[This article was written for SunOS. Many versions of tar don't have some or all of these features. Some do it in a different way. Check your tar manual page, or use thethat we provide on the disc. -JP]
On some systems,
creates filenames starting with a
to keep track of dependencies.
Various editors create backup files whose names end with a
percent sign (
I often keep the original copy of a program with the .orig
extension and old versions with a .old
I often don't want to save these files on my backups. There may be some binary files that I don't want to archive, but don't want to delete either.
A solution is to use the X flag to . [Check your tar manual page for the F and FF options, too. -JIK ] This flag specifies that the matching argument to tar is the name of a file that lists files to exclude from the archive. Here is an example:
find project ! -type d -print | \ egrep '/,|%$|~$|\.old$|SCCS|/core$|\.o$|\.orig$' > Exclude%
tar cvfX project.tar Exclude project
In this example,lists all files in the directories, but does not print the directory names explicitly. If you have a directory name in an excluded list, it will also exclude all the files inside the directory. is then used as a filter to exclude certain files from the archive. Here, egrep is given several regular expressions to match certain files. This expression seems complex but is simple once you understand a few special characters:
The slash is not a special character. However, since no filename can contain a slash, it matches the beginning of a filename, as output by the find command.
The vertical bar separates each regular expression.
The dollar sign is one of the two regular expression
and specifies the end of the line, or filename in this case.
The other anchor, which specifies the beginning of the line, is
But because we are matching filenames output by
the only filenames that can match
are those in the top directory.
Normally the dot matches any character in a regular
expression. Here, we want to match the actual
which is why the backslash is used to
the normal meaning.
A breakdown of the patterns and examples of the files that match these patterns is given here:
|Pattern||Matches Files||Used by|
|/,||starting with ,||make dependency files|
|%$||ending with %||textedit backup files|
|~$||ending with ~||emacs backup files|
|\.old$||ending with .old||old copies|
|SCCS||in SCCS directory|
|/core$||with name of core|
|\.o$||ending with .o||object files|
|\.orig$||ending with .orig||original version|
Instead of specifying which files are to be excluded, you can specify which
files to archive using the
As with the exclude flag, specifying a directory tells
to include (or exclude) the entire directory.
You should also note that the syntax of the
option is different from the typical
The next example archives all C files and makefiles.
It uses egrep's
() grouping operators to make
$ anchor character apply to all patterns inside the
find project -type f -print | \ egrep '(\.[ch]|[Mm]akefile)$' > Include%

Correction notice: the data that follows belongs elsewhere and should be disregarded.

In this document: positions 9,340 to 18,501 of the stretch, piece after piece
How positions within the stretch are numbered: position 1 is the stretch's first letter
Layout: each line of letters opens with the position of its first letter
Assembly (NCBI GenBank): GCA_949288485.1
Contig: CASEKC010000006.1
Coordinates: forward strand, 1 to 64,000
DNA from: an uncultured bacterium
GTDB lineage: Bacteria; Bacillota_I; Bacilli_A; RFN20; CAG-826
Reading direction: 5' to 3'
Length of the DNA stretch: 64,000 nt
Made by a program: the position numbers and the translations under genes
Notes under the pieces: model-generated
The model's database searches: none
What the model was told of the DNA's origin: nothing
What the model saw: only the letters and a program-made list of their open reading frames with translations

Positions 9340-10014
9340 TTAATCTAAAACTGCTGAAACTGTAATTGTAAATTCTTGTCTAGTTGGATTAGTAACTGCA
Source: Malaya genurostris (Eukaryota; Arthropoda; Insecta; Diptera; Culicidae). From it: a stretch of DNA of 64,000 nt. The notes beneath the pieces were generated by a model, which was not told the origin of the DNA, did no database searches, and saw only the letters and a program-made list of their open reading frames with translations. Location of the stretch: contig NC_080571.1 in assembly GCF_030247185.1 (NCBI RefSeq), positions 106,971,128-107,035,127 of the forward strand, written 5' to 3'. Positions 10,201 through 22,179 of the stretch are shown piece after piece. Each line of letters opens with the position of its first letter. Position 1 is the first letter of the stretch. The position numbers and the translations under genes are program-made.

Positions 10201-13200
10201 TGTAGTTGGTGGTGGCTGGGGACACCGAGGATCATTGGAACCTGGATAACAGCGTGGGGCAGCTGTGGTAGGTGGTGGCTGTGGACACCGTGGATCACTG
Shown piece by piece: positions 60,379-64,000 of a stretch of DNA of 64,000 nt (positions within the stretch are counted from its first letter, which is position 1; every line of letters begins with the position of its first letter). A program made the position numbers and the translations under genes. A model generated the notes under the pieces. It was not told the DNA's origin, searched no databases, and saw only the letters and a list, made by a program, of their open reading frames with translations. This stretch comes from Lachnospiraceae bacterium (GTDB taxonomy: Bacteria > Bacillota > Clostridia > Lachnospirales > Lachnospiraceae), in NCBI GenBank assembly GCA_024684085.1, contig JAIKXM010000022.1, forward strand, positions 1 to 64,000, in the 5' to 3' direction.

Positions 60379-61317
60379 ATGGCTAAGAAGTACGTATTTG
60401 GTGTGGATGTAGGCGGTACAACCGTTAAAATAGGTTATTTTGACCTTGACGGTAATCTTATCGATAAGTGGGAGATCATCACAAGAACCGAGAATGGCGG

tar cvf project.tar -I Include
I suggest using find to create the include or exclude file. You can edit it afterward, if you wish. One caution: extra spaces at the end of any line will cause that file to be ignored.
One way to debug the output of the find command is to useas the output file:
tar cvfX /dev/null Exclude project
There are times when you want to make an archive of several directories. You may want to archive a source directory and another directory like /usr/local. The natural, but wrong, way to do this is to use the command:
tar cvf /dev/rmt8 project /usr/local
NOTE: When using tar, you must never specify a directory name starting with a slash (/). This will cause problems when you restore a directory,.
tar cvf /dev/rmt8 project -C /usr local
This will archive /usr/local/... as local/.... Article 20.10 has more information.
Here's a sample run. I'm extracting from a file named appe.tar. Of course, this example applies to tapes, too:
tar tf appe.tarappe code/appendix/font_styles.c code/appendix/xmemo.c code/appendix/xshowbitmap.c code/appendix/zcard.c code/appendix/zcard.icon
Next, I create an exclude file, named exclude, that contains the lines:
Now, I run the following tar command:
tar xvfX appe.tar excludex appe, 6421 bytes, 13 tape blocks x code/appendix/font_styles.c, 3457 bytes, 7 tape blocks x code/appendix/xmemo.c, 10920 bytes, 22 tape blocks x code/appendix/xshowbitmap.c, 20906 bytes, 41 tape blocks code/appendix/zcard.c excluded code/appendix/zcard.icon excluded
If you're archiving the current directory (
.) instead of
starting at a subdirectory, remember to start with
two pathnames in the Exclude file:
the archive that tar creates and the Exclude file itself.
That keeps tar from trying to archive its own output!
cat > Exclude ./somedir.tar ./Exclude[CTRL-d] %
find . -type f -print | \ egrep '/,|%$|~$|\.old$|SCCS|/core$|\.o$|\.orig$' >>Exclude%
tar cvfX somedir.tar Exclude .
In that example,
that's what the tar command expects when you tell it to archive
the current directory (
The long find/egrep command line uses the
to add other pathnames to the end of the Exclude file.
|20.7 Creating a Timestamp File for Selective Backups||20.9 When a Program Doesn't Understand Wildcards|